Letters: Pushing gay marriage through may cost votes

Have your say

Marco Biagi is correct in saying that the “gay marriage” consultation generated a record number of responses (News, November 20). What he conveniently ignores is that two-thirds of the respondents were against a change.

He says that the party leaders support the change. That does not mean that party members support the change.

He quotes some churches as being in favour yet fails to mention that the total membership of all these groups barely matches a medium-sized Church of Scotland and that none are mainstream groups.

I cannot help but feel that this is being pushed through parliament now in the hope that everyone will forget when the next election comes. Some people will forget. Others won’t. Bearing in mind that his majority is only 237, I wonder if Mr Biagi has considered that fact.

Stewart Geddes, Silverknowes, Edinburgh

An ironic example to pick for ‘ugly world’

It is seemingly without irony that Sylvia M De Luca cites well-known gay composer Cole Porter’s song Anything Goes in her blanket condemnation of all things “ugly”, including same-sex marriage (Letters, November 20).

What distinction might the great man himself have made between marriage equality and “the destruction of children’s innocence” and “a broken society”?

Night and Day?

Neil Barber, Saughtonhall Drive, Edinburgh

Jobs boost looks a bit like a publicity stunt

YOUR article “Remploy staff given hope with retail jobs in Capital” (News, November 14) states that 25 of the 28 made redundant by DWP (in effect the Government) in 2012 from the South Gyle site have been given positions at Sainsbury’s refurbished store.

Some may have been given positions but I can categorically state that I know of in excess of 14 of the 28 who have not been offered or taken up positions at Sainsbury’s, myself included.

The true fact is that these ‘25’ workers are not ex-Remploy South Gyle factory workers. These people have more than likely come via the Remploy office in Earl Gray Street.

A confusing fact, unknown by many, is that this office assists in placing unemployed people into employment and these people are not/do not have to be disabled.

It is commonly reported how much money the Government has thrown at assistance to have the disabled workers from all the Remploy factories assisted back into employment.

The largest part of this money has been distributed to “companies” who put in bids to win the money, with the aim being to get those made redundant from all Remploy factories back into full time employment. Remploy at Earl Gray Street, Enable and Shaw Trust are a few of these “companies”.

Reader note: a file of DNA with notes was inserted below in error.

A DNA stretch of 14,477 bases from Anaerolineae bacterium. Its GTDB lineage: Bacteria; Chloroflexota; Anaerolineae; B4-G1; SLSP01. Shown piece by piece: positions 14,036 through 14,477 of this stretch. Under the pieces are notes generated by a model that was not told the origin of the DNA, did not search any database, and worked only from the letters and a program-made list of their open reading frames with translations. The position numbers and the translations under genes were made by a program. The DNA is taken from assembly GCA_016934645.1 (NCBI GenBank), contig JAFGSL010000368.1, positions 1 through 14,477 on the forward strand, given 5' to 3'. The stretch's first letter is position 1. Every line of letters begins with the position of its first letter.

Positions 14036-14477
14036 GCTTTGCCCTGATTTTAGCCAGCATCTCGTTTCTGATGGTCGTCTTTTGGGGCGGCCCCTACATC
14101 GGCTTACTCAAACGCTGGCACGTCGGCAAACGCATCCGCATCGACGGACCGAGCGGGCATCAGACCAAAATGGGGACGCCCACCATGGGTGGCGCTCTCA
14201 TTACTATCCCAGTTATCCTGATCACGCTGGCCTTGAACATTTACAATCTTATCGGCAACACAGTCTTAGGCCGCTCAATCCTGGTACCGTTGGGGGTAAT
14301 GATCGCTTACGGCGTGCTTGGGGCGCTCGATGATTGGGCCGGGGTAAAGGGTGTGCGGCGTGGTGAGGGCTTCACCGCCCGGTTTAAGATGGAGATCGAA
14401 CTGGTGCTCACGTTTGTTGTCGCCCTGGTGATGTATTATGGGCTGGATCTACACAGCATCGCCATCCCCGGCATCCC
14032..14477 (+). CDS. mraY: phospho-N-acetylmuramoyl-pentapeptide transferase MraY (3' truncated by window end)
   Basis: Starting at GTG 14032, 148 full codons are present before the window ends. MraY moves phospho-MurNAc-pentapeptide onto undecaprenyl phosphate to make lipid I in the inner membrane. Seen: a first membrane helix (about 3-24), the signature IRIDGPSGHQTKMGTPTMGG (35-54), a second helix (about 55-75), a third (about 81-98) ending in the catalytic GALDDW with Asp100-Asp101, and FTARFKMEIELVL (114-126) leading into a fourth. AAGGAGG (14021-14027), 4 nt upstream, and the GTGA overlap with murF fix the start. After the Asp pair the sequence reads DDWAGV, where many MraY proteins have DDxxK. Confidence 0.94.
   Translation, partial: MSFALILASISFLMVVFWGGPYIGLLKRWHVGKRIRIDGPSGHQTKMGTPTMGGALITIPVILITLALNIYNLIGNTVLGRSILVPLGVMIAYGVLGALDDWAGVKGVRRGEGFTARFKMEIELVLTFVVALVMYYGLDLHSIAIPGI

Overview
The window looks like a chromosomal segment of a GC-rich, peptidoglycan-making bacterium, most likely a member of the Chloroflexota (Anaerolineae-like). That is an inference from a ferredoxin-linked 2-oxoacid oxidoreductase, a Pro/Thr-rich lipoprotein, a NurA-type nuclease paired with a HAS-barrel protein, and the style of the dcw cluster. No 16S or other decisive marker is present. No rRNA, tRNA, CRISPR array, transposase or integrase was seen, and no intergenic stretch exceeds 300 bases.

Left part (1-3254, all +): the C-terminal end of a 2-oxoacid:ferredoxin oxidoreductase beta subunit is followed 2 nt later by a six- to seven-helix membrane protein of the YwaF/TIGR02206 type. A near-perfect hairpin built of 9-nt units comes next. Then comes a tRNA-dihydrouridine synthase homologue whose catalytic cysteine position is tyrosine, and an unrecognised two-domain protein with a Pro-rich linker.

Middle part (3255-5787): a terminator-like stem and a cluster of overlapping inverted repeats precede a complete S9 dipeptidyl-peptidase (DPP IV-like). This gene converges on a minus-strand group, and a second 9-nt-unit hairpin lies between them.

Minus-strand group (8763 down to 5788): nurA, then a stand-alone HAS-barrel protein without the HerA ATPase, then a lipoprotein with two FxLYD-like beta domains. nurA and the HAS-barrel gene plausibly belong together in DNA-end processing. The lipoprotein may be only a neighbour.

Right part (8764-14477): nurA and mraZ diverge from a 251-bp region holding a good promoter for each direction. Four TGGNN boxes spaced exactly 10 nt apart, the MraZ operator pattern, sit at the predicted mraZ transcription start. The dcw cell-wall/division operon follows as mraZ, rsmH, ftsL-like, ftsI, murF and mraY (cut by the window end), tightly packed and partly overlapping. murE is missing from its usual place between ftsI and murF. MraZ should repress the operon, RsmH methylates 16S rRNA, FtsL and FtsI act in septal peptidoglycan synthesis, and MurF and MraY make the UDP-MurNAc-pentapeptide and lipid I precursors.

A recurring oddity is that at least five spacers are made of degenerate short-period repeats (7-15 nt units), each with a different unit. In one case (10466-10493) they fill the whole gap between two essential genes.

These “companies” do not deal with only disabled and/or ex- Remploy workers.

I am very pleased to hear that 25 disabled workers have gained employment, but are they all disabled, or is this misrepresentation a publicity stunt by Remploy and the SNP to look good?

Name and address supplied

Huge step forward in care for the young

The Children and Young People (Scotland) Bill is a far-reaching and influential Bill and will be an important step forward in improving the lives of Scotland’s most vulnerable children and young people.

It is the first legislation updating the support we give vulnerable children for nearly 20 years and has at its heart a vision that we should all share – making Scotland the best place in the world for children to grow up.

The Scottish Parliament was due to have its stage 1 debate on the proposed Bill today. The Bill already represents a major step forward in improving outcomes for young people leaving the care system – but there is still much more that could be done.

Aberlour Child Care Trust, Barnardo’s Scotland and Who Cares? Scotland all work with young people who have left care in Scotland, and far too many of these young people have poor outcomes in terms of education, employment and homelessness.

Our three organisations welcomed the calls from the Parliament’s Education and Culture Committee to enhance support for care leavers in the Bill in its stage 1 report.

We would like to see a series of key changes – more care leavers to stay in care till 18, a right to return to care for care leavers under 18, entitlement to apply for support, aftercare to be extended to more young people leaving care, and greater consistency of support for care leavers.

We recognise that some local authorities are doing really good work to support care leavers – the challenge is to make that support more consistent.

We urge MSPs of all parties to work together to maximise the support the new legislation can give to this particularly vulnerable group of young people.

Steve McCreadie, executive director – Aberlour; Martin Crewe, director – Barnardo’s Scotland; Duncan Dunlop, chief executive – Who Cares? Scotland

Self-service skill is sum achievement

I WAS in M&S at Fort Kinnaird the other day.

Normally I keep well away from the self-service checkouts but I was dragged to them by my six-year-old grandson.

He took just 15 seconds to complete the transaction – slightly longer than his seven-year-old cousin did last week.

Both boys attend St Francis Primary School at Niddrie. Give that school a medal!

Paul Nolan, Niddrie Marischal Crescent, Edinburgh